Archived News Item


The Year of Mercy has begun! During this year we are being invited on a journey, a pilgrimage where we focus our hearts and minds on the spiritual task of walking in, with and towards God.

In proclaiming the Year of Mercy Pope Francis said:

“It is time for the church to take up the joyful call to Mercy once more. It is time to return to the basics and to bear the weaknesses and struggles of our brothers and sisters. We need to constantly contemplate the mystery of mercy. It is a wellspring of joy, serenity and peace. Our salvation depends on it.

Mercy: The word reveals the very mystery of the Most Holy Trinity.

Mercy: the ultimate and supreme act by which God comes to meet us.

Mercy: the fundamental law that dwells in the heart of every person who looks sincerely into the eyes of… brothers and sisters on the path of life.

Mercy: the bridge that connects God and (humankind), opening our hearts to the hope of being loved forever”….. (Misericordiae Vultus).

The first action of the Year of Mercy has been the opening of the ‘Door of Mercy’ in places all around the world. By opening these doors, we are saying symbolically that “the Holy Door will become a Door of Mercy through which anyone who enters will experience the love of God”(Pope Francis) and as Elizabeth Davis rsm added, ‘in the cosmos which holds us in communion, and in the hearts of all Sisters of Mercy, Associates and Partners-in-Mercy’.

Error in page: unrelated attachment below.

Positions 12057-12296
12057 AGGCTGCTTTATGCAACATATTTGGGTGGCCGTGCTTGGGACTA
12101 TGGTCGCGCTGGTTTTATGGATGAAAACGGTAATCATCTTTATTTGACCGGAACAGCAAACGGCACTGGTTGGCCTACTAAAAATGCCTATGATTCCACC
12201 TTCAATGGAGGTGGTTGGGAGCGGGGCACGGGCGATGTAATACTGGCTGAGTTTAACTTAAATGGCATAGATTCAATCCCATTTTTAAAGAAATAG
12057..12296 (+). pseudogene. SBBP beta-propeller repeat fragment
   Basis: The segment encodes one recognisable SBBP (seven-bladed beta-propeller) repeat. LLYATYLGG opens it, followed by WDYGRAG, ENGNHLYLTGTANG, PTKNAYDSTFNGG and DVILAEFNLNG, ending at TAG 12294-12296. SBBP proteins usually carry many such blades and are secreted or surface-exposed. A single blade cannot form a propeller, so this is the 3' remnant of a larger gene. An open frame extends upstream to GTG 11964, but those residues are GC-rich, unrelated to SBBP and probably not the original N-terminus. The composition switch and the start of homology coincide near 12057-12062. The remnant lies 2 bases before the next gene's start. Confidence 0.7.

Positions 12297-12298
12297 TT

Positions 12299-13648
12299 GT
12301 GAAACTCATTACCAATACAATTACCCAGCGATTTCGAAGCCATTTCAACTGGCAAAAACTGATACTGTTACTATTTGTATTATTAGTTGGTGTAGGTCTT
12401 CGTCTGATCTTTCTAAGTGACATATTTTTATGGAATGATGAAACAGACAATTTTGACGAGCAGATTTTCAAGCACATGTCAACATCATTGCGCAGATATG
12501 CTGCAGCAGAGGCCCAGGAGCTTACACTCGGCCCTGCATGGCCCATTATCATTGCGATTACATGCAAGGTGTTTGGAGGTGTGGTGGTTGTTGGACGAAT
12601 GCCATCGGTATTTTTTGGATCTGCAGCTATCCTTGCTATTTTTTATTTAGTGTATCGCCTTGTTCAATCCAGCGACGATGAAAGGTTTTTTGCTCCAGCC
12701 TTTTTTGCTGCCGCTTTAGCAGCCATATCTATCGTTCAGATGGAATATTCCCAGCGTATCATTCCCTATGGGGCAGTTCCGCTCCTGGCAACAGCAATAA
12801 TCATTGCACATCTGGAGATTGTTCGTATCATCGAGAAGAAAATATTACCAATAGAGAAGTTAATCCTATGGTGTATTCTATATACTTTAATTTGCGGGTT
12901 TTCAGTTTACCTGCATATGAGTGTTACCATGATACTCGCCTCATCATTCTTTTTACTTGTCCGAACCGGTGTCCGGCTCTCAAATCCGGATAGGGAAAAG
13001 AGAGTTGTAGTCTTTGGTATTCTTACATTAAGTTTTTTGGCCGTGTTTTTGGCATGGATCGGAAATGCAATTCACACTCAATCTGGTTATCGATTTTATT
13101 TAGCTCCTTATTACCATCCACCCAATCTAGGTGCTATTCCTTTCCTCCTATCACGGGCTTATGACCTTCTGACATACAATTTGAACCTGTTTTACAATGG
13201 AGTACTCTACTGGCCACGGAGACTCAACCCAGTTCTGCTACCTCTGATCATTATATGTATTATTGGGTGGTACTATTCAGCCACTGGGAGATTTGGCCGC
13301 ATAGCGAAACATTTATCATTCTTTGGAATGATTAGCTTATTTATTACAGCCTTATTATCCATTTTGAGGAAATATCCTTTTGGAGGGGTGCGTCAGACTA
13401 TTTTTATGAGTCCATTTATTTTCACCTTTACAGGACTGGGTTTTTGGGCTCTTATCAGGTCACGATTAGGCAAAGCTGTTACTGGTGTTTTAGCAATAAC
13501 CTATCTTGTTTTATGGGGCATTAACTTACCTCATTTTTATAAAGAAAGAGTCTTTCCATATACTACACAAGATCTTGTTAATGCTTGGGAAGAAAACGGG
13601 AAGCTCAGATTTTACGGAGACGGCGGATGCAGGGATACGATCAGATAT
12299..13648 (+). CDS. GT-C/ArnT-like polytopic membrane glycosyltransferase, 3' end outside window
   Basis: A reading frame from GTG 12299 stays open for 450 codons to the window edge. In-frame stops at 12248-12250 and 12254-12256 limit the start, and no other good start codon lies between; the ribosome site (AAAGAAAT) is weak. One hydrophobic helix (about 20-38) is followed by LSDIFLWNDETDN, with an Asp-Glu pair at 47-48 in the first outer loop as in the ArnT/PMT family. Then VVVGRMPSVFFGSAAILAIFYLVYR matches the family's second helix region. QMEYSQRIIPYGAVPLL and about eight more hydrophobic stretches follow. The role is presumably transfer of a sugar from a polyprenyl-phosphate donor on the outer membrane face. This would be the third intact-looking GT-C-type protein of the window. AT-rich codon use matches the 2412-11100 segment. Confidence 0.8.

Elizabeth brings another dimension to the Door of Mercy, when she asks can we be Doorkeepers of Mercy? She goes on to say, The Hebrew word Shaddai, written on the back of the parchment attached to the doorpost of every Jewish home today, denotes that the Almighty is present in that house. It is said that Shaddai is short for Shomer Dal’tot Yisrael, Hebrew words for “Guardian of the Doors of Israel.

In the days of the Jewish temple, one of the most important offices was that of doorkeeper. In the Litany to Our Lady, one of the titles of Mary is Gate of Heaven. One of the powerful offices in our own tradition was that of the portress, the sister who carried the keys and controlled all coming and going through the convent door. Elizabeth also notes that in participating in the International Reflection Process during this Year of Mercy we are agreeing to be guardians of the Door of Mercy, keepers of the in-between place of Mercy in this coming year.

Consider this:

• Will you as doorkeepers hold wide the door to invite Mercy to come in to be with us?

• Will you as doorkeepers hold wide the door to invite those who are hungry, thirsty, imprisoned, sick, strange, or naked to come in to find Mercy?

• Will you as doorkeepers help us find new ways of being Mercy on an Earth and among a people crying out for justice?

• Will you as doorkeepers guide us into a holy place of contemplation and vision?

• Will you as doorkeepers guard our “going out and our coming in” (Ps 121:8) as we dare this new way of seeing Mercy and being Mercy in times that can be so fearful and discouraging?

Pope Francis says: The call of Jesus pushes each of us never to stop at the surface of things, especially when we are dealing with a person. We are called to look beyond, to focus on the heart to see how much generosity everyone is capable of. No one can be excluded from the mercy of God; everyone knows the way to access it and the Church is the house that welcomes all and refuses no one.’ 

So as we reflect on what the Year of Mercy might hold for us, let us consider these questions:

• What door do we hope Mercy will open in the coming year?

• What threshold does Mercy need to cross?

• What door of Mercy can we open?

Throughout the year, may each keep the Doors of Mercy that we tend, wide open to all who may wish to enter.

Messages to: Barbara Bolster rsm